SoundAct: The Actuation of Sound Change
Funding, application period
European Research Council (ERC), 2023 - 2028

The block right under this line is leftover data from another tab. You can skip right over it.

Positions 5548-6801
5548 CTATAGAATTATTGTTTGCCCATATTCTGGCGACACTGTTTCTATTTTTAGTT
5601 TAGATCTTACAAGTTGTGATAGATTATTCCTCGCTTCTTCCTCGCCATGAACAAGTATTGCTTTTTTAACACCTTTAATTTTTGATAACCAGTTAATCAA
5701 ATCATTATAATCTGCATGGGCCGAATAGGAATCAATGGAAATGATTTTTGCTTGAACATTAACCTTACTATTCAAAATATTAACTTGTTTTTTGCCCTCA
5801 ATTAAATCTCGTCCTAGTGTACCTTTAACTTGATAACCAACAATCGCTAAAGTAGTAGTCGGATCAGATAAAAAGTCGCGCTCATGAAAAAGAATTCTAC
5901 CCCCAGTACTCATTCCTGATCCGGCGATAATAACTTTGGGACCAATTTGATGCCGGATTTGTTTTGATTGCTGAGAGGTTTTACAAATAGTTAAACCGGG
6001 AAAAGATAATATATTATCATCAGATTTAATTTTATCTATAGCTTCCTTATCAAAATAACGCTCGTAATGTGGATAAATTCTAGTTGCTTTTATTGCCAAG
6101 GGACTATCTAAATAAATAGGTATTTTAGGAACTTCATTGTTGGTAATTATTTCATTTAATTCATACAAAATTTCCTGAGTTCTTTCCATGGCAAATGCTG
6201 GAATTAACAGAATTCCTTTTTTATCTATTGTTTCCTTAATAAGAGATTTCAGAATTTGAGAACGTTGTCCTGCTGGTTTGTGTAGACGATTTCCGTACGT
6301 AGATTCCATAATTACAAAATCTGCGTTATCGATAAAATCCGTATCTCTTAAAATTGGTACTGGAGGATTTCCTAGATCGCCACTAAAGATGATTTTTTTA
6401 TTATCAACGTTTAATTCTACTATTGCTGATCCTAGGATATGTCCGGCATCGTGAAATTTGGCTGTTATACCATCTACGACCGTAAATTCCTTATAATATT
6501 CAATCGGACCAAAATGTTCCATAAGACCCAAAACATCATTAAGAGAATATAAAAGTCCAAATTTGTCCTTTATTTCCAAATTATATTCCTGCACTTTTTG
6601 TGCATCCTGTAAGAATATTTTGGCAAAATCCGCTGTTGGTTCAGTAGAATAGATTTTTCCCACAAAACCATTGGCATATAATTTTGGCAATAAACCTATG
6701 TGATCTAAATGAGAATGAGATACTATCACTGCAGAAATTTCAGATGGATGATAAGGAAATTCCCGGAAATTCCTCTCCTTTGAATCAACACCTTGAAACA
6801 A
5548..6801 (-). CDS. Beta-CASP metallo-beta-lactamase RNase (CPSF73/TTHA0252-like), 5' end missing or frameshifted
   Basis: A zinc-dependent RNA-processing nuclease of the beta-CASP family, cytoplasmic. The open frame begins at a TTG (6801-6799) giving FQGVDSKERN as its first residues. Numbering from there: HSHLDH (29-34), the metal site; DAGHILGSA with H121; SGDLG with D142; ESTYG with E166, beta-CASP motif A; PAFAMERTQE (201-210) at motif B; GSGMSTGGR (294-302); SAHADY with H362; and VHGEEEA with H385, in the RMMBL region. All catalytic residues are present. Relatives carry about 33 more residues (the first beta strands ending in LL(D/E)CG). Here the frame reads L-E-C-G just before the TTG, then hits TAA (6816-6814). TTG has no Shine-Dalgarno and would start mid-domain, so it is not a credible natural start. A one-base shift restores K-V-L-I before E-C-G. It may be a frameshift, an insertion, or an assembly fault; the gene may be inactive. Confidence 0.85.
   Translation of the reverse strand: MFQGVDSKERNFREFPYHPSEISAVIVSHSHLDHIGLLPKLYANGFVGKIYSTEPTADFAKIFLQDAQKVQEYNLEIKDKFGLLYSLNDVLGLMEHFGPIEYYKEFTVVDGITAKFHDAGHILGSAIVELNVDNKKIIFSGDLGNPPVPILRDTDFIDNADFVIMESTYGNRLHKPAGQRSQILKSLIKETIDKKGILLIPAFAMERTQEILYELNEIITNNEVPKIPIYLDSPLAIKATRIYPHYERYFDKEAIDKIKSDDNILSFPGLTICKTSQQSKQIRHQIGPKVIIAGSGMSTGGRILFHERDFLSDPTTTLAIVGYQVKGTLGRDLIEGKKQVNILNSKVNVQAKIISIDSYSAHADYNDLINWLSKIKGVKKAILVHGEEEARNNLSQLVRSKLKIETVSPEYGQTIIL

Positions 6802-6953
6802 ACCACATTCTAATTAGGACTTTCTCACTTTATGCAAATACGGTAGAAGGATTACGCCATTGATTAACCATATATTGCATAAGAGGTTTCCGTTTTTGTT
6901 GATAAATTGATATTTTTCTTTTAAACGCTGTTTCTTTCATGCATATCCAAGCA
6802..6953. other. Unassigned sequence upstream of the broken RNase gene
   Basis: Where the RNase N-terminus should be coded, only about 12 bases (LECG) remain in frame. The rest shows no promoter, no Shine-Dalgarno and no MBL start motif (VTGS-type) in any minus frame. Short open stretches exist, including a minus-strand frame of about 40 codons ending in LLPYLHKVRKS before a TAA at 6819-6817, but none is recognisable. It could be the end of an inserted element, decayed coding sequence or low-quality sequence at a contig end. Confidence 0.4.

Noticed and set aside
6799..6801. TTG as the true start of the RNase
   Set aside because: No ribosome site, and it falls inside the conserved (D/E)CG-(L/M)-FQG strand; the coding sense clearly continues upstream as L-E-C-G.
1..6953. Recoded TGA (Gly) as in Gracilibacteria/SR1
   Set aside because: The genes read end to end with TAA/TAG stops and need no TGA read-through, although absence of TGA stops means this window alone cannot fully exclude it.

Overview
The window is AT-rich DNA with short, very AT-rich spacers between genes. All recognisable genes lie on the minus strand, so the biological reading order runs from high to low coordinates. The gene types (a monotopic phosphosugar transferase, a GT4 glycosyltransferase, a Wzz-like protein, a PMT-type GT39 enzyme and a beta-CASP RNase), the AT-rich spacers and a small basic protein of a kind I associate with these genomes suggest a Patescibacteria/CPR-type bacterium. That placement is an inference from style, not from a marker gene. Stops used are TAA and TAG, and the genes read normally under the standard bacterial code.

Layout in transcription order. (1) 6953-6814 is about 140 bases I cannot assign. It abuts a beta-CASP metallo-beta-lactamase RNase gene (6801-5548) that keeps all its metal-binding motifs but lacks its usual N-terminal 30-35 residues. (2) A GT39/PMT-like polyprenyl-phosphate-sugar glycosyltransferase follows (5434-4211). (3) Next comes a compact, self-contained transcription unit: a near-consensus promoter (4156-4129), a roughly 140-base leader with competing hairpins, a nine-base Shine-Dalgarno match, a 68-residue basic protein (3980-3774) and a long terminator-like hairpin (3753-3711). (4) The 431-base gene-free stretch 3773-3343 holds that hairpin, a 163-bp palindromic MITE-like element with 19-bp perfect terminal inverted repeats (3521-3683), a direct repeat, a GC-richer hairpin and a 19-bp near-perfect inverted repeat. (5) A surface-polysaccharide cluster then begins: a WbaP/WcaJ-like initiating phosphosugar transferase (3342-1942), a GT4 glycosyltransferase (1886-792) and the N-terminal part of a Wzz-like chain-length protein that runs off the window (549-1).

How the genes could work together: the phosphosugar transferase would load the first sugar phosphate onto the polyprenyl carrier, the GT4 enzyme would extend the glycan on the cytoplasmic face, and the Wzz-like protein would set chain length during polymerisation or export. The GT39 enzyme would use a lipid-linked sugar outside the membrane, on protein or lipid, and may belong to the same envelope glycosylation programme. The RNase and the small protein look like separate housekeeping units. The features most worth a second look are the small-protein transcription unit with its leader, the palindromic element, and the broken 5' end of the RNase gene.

In William Shakespeare's times, 'knee' and 'knot' were pronounced with a /k/, just like German does today. But why did English and not German drop the /k/? This question is part of the actuation of sound change, recognised as one of the greatest challenges in linguistics, and which is about explaining why sound change happens, and why languages can follow such different paths of sound change. The actuation puzzle remains unsolved principally because the beginning of sound change is so gradual that it is undetectable even with modern instrumentation. Yet a breakthrough is essential for explaining why languages split and diversify. The project remedies this deficiency by determining how the cognitive mechanisms that control human speech processing, the social factors that bind individuals together, and the phonetic properties that shape a community's dialect, can, in combination, cause the sounds of the world’s languages to become unstable and change. The methodological innovation is to recast the elusive actuation puzzle as an empirically tractable transformation of an input (A) into an output (B). Here A and B are two closely related, geographically proximal, living dialects whose sound patterns differ in whether one or more common sound changes have taken place. The actuation puzzle is then solved with experiments in human speech imitation and computational modelling in order to estimate which combination of cognitive, social, and phonetic factors transforms A into B. Generalisation is achieved by selecting dialect pairs from Bantu, Indo-European, and Japanese languages that differ markedly in their sound patterns and sociocultural background. The wider scientific impact lies in the commonality with many disciplines including ecology, economics, and geoscience in understanding complex systems (here: language) in which interactions between sub-components (here: communicating speakers) cause transitions (here: sound change) that are unevenly distributed in time.